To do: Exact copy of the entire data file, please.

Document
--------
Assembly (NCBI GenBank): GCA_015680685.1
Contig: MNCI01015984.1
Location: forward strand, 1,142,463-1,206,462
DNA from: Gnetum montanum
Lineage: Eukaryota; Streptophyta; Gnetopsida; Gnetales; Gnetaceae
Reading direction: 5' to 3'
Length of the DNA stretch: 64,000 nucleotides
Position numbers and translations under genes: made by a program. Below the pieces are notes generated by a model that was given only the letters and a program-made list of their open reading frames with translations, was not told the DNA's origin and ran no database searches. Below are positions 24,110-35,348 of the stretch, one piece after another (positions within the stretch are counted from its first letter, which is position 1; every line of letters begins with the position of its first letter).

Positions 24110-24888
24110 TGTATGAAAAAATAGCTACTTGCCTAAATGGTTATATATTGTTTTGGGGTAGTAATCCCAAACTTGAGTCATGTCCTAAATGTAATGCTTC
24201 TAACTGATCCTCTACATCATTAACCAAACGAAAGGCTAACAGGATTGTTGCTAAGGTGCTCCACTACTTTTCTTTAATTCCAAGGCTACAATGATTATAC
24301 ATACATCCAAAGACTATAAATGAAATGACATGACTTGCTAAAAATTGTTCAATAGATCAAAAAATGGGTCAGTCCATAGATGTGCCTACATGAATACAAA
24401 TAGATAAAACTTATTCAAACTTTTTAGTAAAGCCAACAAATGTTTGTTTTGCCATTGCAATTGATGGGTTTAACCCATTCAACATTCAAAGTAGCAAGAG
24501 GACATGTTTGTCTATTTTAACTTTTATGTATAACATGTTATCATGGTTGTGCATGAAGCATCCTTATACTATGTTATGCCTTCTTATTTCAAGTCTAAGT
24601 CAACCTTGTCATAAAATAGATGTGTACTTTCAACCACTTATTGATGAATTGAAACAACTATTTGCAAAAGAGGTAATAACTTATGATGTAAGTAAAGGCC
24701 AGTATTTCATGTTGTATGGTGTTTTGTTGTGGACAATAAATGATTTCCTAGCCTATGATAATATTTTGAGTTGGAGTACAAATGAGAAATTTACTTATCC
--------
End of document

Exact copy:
Assembly (NCBI GenBank): GCA_015680685.1
Contig: MNCI01015984.1
Location: forward strand, 1,142,463-1,206,462
DNA from: Gnetum montanum
Lineage: Eukaryota; Streptophyta; Gnetopsida; Gnetales; Gnetaceae
Reading direction: 5' to 3'
Length of the DNA stretch: 64,000 nucleotides
Position numbers and translations under genes: made by a program. Below the pieces are notes generated by a model that was given only the letters and a program-made list of their open reading frames with translations, was not told the DNA's origin and ran no database searches. Below are positions 24,110-35,348 of the stretch, one piece after another (positions within the stretch are counted from its first letter, which is position 1; every line of letters begins with the position of its first letter).

Positions 24110-24888
24110 TGTATGAAAAAATAGCTACTTGCCTAAATGGTTATATATTGTTTTGGGGTAGTAATCCCAAACTTGAGTCATGTCCTAAATGTAATGCTTC
24201 TAACTGATCCTCTACATCATTAACCAAACGAAAGGCTAACAGGATTGTTGCTAAGGTGCTCCACTACTTTTCTTTAATTCCAAGGCTACAATGATTATAC
24301 ATACATCCAAAGACTATAAATGAAATGACATGACTTGCTAAAAATTGTTCAATAGATCAAAAAATGGGTCAGTCCATAGATGTGCCTACATGAATACAAA
24401 TAGATAAAACTTATTCAAACTTTTTAGTAAAGCCAACAAATGTTTGTTTTGCCATTGCAATTGATGGGTTTAACCCATTCAACATTCAAAGTAGCAAGAG
24501 GACATGTTTGTCTATTTTAACTTTTATGTATAACATGTTATCATGGTTGTGCATGAAGCATCCTTATACTATGTTATGCCTTCTTATTTCAAGTCTAAGT
24601 CAACCTTGTCATAAAATAGATGTGTACTTTCAACCACTTATTGATGAATTGAAACAACTATTTGCAAAAGAGGTAATAACTTATGATGTAAGTAAAGGCC
24701 AGTATTTCATGTTGTATGGTGTTTTGTTGTGGACAATAAATGATTTCCTAGCCTATGATAATATTTTGAGTTGGAGTACAAATGAGAAATTTACTTATCC